IntroDramaWks9-10

IntroDramaWks9-10 - Introduction to Drama Weeks 9-10: 19th...

Info iconThis preview shows pages 1–8. Sign up to view the full content.

View Full Document Right Arrow Icon
Introduction to Drama Weeks 9-10: 19th c Drama through the Turn of the 20th c Henrik Ibsen, A Doll House ; August Strindberg, Miss Julie; O scar Wilde, The Importance of Being Earnest
Background image of page 1

Info iconThis preview has intentionally blurred sections. Sign up to view the full version.

View Full DocumentRight Arrow Icon
19th-Century Through the Turn of the Century Technical Innovations Gas lighting (Chestnut St Theatre, Philadelphia, 1816), scenery, architecture (building of new theatres) lay foundation for modern drama’s possibilities and promise of delivery. Romantic Drama Technical innovations lead to new possibilities in styles of acting and plays and in content. New philosophies lead to representations of the individual and democracy. Common for the Romantics to re-work earlier plays into romantic (individual) perspective
Background image of page 2
Background image of page 3

Info iconThis preview has intentionally blurred sections. Sign up to view the full version.

View Full DocumentRight Arrow Icon
19th-Century Through the Turn of the Century Melodrama A suspenseful play filled with situations that appeal to the audience’s emotions. Justice triumphs in a happy ending; the good (completely virtuous) are rewarded and the bad (thoroughly villainous) are punished. Music. The Well-Made Play Exposition (Act I) Complication (Act II) { Earnest , largely, but not Crisis (Act III) {exclusively Resolution (Act IV)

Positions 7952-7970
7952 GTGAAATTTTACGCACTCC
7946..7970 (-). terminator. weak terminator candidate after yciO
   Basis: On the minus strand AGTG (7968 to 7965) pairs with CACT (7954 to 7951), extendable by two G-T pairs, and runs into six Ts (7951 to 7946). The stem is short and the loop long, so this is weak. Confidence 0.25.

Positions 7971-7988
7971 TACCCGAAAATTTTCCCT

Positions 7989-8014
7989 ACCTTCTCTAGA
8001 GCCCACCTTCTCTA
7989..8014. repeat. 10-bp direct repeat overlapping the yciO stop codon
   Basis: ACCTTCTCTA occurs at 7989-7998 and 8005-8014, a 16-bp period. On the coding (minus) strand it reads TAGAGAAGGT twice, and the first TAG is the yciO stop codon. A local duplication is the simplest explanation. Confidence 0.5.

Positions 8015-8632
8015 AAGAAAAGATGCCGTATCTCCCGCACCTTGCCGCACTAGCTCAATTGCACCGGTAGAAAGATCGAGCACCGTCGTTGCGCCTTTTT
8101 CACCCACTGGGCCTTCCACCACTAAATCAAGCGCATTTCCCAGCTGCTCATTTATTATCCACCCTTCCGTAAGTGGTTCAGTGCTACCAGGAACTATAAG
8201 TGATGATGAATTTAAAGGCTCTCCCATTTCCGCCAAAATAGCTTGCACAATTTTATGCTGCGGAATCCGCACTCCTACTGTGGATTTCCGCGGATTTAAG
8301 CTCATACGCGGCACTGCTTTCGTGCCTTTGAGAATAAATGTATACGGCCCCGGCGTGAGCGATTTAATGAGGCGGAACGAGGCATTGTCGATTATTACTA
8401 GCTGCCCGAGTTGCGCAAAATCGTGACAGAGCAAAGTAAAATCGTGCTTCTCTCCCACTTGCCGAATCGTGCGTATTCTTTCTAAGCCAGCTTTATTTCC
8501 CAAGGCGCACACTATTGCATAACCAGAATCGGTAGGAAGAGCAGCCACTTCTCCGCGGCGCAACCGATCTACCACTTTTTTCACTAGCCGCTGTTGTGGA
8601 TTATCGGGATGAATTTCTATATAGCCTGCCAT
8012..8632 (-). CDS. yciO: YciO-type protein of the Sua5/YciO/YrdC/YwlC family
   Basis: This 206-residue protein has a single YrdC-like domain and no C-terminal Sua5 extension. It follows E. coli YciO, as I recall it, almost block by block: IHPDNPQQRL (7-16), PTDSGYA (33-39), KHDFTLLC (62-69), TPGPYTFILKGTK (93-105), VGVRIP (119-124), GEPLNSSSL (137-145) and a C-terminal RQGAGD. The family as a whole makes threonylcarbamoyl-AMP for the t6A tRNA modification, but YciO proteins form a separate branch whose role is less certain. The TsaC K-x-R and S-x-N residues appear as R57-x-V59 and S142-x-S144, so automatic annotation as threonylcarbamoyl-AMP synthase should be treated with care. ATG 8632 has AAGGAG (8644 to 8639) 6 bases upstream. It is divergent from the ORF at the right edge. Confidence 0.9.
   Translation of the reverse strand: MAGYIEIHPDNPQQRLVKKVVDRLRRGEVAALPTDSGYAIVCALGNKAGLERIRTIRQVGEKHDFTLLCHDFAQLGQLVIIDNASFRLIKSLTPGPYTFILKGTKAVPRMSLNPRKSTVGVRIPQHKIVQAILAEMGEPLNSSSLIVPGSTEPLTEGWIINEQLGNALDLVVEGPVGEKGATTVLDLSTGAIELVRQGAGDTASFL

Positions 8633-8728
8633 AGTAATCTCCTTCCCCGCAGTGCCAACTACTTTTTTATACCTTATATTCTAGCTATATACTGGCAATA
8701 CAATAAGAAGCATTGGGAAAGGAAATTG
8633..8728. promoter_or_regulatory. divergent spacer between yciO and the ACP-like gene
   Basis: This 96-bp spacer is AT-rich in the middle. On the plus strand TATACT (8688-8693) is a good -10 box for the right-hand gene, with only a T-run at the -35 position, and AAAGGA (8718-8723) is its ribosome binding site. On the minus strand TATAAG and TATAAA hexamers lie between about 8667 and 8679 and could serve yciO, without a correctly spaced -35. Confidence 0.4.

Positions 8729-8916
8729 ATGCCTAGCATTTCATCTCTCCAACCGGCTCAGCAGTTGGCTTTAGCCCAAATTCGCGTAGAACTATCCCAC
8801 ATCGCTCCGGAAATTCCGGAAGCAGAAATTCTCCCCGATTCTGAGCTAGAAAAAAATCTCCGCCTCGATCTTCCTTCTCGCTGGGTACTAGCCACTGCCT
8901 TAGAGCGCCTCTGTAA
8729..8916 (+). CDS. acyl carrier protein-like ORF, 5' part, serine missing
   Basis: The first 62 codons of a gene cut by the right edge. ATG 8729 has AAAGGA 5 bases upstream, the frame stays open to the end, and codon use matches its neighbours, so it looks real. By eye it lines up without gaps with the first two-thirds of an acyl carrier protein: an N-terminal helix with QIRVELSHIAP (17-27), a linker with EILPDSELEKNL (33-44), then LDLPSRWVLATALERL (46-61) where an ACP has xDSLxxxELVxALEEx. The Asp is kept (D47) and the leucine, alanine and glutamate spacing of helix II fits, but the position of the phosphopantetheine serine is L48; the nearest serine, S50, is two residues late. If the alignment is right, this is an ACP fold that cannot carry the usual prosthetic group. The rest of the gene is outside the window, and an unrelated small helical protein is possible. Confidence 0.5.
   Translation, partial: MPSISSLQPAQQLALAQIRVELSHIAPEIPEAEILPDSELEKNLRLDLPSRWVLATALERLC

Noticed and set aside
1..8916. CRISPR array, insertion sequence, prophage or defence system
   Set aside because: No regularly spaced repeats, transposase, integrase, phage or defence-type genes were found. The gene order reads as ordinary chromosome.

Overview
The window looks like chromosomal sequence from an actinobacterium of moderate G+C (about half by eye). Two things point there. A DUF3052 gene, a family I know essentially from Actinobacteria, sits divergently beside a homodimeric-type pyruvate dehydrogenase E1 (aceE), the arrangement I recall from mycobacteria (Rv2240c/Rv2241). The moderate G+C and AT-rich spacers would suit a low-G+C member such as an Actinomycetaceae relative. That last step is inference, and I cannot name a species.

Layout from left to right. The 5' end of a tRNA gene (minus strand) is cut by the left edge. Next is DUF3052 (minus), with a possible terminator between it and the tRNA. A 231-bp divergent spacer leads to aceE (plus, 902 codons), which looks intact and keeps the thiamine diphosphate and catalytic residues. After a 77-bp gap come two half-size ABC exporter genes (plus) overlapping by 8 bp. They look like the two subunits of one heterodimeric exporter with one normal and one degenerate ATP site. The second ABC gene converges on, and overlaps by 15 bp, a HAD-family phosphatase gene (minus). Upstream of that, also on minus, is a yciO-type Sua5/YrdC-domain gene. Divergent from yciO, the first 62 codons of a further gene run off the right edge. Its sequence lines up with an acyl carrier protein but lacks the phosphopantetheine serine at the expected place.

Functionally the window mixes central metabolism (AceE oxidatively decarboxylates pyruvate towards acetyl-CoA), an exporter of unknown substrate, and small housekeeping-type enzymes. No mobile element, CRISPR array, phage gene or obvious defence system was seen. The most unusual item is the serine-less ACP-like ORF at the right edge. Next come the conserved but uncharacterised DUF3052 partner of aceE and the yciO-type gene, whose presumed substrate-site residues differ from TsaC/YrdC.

Background image of page 4
19th-Century Through the Turn of the Century The Rise of Realism Influenced by: technology, Zola (naturalism), political and philosophical contributions (the individual) Early conduits: Ibsen and Strindberg (on the continent); Wilde and Shaw (in England), the early plays of O’Casey (Ireland) Audience gets a sense of eavesdropping on real people Demonstrated that the stage could air radical social ideas (even covertly, as with Wilde) Rebelled against commercial interests which dominated theatre practice in second half of 19th c: Rejected tradition of melodrama, music hall, long-running revivals of Shakespeare and French well-made plays Hallmarks: political engagement with social context, artistically innovative
Background image of page 5

Info iconThis preview has intentionally blurred sections. Sign up to view the full version.

View Full DocumentRight Arrow Icon
Ibsen and Strindberg: The First Playwrights of Modern Drama Do not use that foreign word “ideals.” We have that excellent native word “lies.” —Ibsen Henrik Ibsen (1828-1906) The theatre is a weapon. August Strindberg (1849-1912)
Background image of page 6
Personal Common Ground Born and raised far away from London theatre scene (Ibsen: Norway; Strindberg: Sweden) As youths, face hardships of parental financial situations and closely observe social strata Both leave their native countries looking for success and for being ‘out of step’ with social and intellectual
Background image of page 7

Info iconThis preview has intentionally blurred sections. Sign up to view the full version.

View Full DocumentRight Arrow Icon
Image of page 8
This is the end of the preview. Sign up to access the rest of the document.

Page1 / 24

IntroDramaWks9-10 - Introduction to Drama Weeks 9-10: 19th...

This preview shows document pages 1 - 8. Sign up to view the full document.

View Full Document Right Arrow Icon
Ask a homework question - tutors are online